(Laughs) Oh my god ... is this really happening? I went to the audition thinking this is not going to happen. It's too big of a movie for me. But it was so relax and chill to have these conversations with his film assistant, who is an amazing person. We had a nice talk about life, like we are now. It wasn't really an audition. We talked about acting, cinema, and the way we want to work and the way we don't want to work.
So you and Godard were on the same wavelength?
With his assistant. With Godard you can't really be on his wavelength, because he doesn't have proper, deep conversation with you. I never really tried to because he's intimidating.
Still to you?
Definitely. He's such a gentle man, full of humor. Funny but not like a "ha ha ha" clown, it's not like that. He has humor.
So you didn't have extended conversation with him?
None of the actors did. He's listening to our conversations that we would have at lunch, and he can sit in front of you and not say a word for the whole lunch. Then suddenly he would suddenly break into our conversations and make a joke about what we were saying thirty minutes ago. But he's a very intense person.
You don't appear to be an intense person.
He chose me because he knows I can be his way, but otherwise I don't want to compare myself to an 84-year-old man who has a second and third theory to everything that's going on around him. He's not in one conversation. He has an extending comprehension of the conversations he's in. He's going so fast that it's overwhelming.
Even at this age.
Still! He's such a genius. He's wonderful. He has references and quotes about everything. His whole work is about quotes. To just remember the quotes, even if they're not totally respecting every word that is written. And you're looking for the origin of these quotes, because he changes them. One time I said, "Oh, this quote that you have in Goodbye is not exactly it. It's formulated like this in the actual version.
And what did he say?
"No, no. We will stick to that. That is my version." And every time I tried to give an idea it was rejected. I would say, "Well, I didn't have this quote in the previous scene, pointing out the continuity." And he would say, "If you want continuity, just work with another director." Every time you wanted to say something ... you just do it, and you see if he's correcting it or not.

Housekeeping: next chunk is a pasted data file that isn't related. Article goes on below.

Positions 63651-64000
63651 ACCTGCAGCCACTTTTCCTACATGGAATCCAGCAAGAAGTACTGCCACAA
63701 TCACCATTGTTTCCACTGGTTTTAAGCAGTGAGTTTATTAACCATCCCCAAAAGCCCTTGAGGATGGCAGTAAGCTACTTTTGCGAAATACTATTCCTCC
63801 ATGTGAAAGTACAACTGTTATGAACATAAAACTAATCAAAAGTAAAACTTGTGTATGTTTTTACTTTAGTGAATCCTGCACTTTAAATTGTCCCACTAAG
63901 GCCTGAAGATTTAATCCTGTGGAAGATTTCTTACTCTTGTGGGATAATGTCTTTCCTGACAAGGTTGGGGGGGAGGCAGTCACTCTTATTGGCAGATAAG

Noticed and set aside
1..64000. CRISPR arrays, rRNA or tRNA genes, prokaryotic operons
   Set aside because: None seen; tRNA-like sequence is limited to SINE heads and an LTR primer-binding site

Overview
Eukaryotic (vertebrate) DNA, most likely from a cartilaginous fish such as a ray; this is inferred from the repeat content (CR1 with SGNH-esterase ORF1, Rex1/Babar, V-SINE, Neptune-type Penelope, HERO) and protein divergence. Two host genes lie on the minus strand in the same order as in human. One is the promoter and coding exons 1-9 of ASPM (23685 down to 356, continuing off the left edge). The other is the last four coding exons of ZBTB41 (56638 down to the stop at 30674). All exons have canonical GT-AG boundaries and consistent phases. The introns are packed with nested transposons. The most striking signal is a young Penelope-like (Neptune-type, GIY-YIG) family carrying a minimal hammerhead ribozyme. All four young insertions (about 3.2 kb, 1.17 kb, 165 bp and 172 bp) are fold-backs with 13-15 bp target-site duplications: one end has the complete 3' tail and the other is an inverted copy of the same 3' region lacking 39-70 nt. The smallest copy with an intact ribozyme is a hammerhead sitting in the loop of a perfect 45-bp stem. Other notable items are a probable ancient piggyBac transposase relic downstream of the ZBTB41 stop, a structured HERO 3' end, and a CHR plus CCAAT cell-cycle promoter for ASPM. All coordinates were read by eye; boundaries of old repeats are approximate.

I think he was flattered that I was doing research and working, because he likes people who are serious about it. But he wanted to show me who was the master. Even if I was right, maybe he would still say "No" because he wants the final decision.
Did you ever try to just sit him down, alone in a room, and talk?
We almost did that. I was on my way to the Locarno film festival by myself, driving. I was stopping in his hometown, and because you don't just knock on his door or send him a text message, I put an envelope in his mailbox pretty early. But because of the phone network in Switzerland, I got his voicemail two days after. He gave me a nice opportunity, and I missed it!
Do you have the voicemail saved?
Of course, because I know there are expectations about his myth, although he doesn't want to be considered this way. He hates it. He's a person, not a myth. He says, "If you want to talk to me, just knock on my door." If you have something that you have to tell him, he'll listen to you and open the door.
I'm curious, do you know if Godard really disliked Francois Truffaut?
Yes! And even recently the letters they had fighting went out in the press. It's kind of fascinating because I think, "Oh, poor Truffaut." He was facing this Godard despise, and if I was Truffaut I would've thought of Godard as an asshole. But Godard was playing this double game of being despised and being so inventive about everything. So he was playing around, intentionally being the bad guy. There were hard feelings at the end though. But it was also a critic fight, and you know yourself how critics can be.
You can fight so hard, but it doesn't mean you hate each other. It's like Siskel & Ebert!